Marie over at Z Quilts had a long review of the quilts and the exhibit catalog in which she posted some photos. My favorite, though I liked all of the quilts, is the one mentioned above I call the Shutter quilt. The pattern had no name according to the card next to the quilt. I want to look it up in Barbara Brackman’s book, or int he new Jinny Beyer block book, but haven’t yet. Stay tuned for that info.

I overheard some guys commenting that it looked like the shutter of a camera closing or opening. It is the 5th image on Marie’s page.

The museum had a boatload of stuff in their regular gift shops and they had a full shop right outside of the exhibit. One of the items that really drew me were wooden boxes with quilt designs inlaid on the top. They were form (about $125) and were absolutely gorgeous. I liked the one with the Dutchman’s Puzzle design.

After the DeYoung, we went over to the Legion of Honor and saw the Cartier and America exhibit. This was a jewelry exhibit. I enjoy seeing different types of art and craft exhibits because I enjoy seeing the commonalities with quiltmaking. I also enjoy getting inspiration from other media. Of course, the jewels were fantastic. There was one stone that over 143 carats. Can you imagine? This type of jewelry is so out of my realm of possibility that I just looked at the designs and admired the artistry. There was one tiara of which I wish I could have taken a photo. The swirls would have made excellent applique’ designs. That tiara was in the exhibit catalog, which I didn’t buy. I may buy it later and if so, I will show it then.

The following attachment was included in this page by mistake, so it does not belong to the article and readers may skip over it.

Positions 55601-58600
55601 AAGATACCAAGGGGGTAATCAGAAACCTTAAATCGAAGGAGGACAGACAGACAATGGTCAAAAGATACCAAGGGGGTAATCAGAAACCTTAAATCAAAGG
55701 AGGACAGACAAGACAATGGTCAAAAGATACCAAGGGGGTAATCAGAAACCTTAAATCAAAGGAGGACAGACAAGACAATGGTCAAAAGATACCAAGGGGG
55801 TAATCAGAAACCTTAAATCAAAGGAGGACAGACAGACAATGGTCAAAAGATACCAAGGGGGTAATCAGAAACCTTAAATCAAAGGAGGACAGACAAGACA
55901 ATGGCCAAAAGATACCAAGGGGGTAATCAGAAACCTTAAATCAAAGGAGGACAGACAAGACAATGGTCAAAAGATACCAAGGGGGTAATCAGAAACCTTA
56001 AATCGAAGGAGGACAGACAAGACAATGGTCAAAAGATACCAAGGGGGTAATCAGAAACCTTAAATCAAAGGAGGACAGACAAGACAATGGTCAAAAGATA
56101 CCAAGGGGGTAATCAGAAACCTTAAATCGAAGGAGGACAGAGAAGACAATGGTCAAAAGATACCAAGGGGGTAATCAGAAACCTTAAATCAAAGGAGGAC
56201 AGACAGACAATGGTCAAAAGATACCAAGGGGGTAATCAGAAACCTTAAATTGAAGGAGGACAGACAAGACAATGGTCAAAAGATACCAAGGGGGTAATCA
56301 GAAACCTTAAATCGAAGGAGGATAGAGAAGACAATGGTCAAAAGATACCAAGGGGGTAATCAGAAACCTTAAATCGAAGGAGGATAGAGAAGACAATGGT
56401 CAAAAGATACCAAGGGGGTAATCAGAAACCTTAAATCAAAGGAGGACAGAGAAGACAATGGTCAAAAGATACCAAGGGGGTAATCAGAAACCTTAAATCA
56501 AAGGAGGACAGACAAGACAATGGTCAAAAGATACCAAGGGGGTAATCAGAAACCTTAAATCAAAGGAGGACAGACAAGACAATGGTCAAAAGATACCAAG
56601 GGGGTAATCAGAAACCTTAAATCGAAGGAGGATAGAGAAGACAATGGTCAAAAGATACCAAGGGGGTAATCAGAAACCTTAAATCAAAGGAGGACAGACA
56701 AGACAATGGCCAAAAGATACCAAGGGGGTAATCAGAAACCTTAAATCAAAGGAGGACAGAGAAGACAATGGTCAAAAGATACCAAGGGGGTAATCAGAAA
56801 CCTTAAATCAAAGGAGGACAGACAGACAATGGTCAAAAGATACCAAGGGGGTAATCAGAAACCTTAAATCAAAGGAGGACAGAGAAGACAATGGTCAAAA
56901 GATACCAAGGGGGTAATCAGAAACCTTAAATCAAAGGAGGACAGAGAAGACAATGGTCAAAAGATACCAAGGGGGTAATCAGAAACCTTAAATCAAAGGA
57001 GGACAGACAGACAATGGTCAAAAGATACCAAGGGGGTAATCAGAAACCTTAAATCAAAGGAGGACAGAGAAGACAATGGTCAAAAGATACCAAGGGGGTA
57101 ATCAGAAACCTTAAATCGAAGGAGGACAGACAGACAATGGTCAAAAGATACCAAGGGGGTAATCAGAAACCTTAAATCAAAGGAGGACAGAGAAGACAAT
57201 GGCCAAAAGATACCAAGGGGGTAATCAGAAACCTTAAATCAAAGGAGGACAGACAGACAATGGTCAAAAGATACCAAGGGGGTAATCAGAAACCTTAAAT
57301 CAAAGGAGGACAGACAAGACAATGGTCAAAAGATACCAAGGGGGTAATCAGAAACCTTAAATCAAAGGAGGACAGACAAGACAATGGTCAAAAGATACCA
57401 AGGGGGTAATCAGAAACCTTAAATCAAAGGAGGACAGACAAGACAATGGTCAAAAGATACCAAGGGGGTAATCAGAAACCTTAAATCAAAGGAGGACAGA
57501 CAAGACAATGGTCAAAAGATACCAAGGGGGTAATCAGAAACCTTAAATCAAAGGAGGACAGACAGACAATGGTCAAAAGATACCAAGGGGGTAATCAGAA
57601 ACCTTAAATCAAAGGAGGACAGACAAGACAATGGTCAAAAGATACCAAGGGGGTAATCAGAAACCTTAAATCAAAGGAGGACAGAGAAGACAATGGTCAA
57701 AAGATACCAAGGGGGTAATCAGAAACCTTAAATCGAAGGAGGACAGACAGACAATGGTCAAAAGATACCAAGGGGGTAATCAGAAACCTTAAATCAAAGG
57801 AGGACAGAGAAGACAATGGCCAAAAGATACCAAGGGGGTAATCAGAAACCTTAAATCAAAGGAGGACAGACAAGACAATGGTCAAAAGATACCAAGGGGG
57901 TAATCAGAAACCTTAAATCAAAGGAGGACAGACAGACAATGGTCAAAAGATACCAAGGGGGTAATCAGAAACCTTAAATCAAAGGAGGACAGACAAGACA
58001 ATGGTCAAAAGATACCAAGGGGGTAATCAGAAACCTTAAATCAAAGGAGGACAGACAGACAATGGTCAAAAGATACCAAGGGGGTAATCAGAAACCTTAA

Stomacher Broach detail
Stomacher Broach detail

I was also very interested in the historical aspect of the exhibit. The exhibit cards said who bought the piece, who owned it and, in some cases, whether it was purchased for a gift. Some information mentioned changes to designs with the times. The meager information made me think that such an exhibit would be a good way of getting people into the history of the era. There were obvious changes in  the jewelry designs as times changed. Flappers, for example, didn’t need stomacher broaches.

It may be that pieces for the exhibit were selected for their relevance to SF, because there were a lot of pieces owned or purchased by prominent people in local history.

I did, finally, learn what a pave’ diamond setting was. Apparently Ms. Wallis Simpson loved pave’ settings for her panther broaches.

Some of Princess Grace’s jewels were there as were Elizabeth Taylor’s. Sadly, I was very tired after all this visual stimulation, so I didn’t look and read as carefully at these as I would have liked.

I was very annoyed and disappointed with the selection of postcards. None of my favorites were available as postcards. It was probably a good thing as the postcards were poor reproductions anyway. Not the high quality to which I am accustomed. The exhibit catalog was wonderful, but times are tough so I didn’t buy that either. It is on my list. I think you would enjoy it as well!

*No affiliation with this site; I just think the picture of her Jack’s Chain is a good example of the pattern.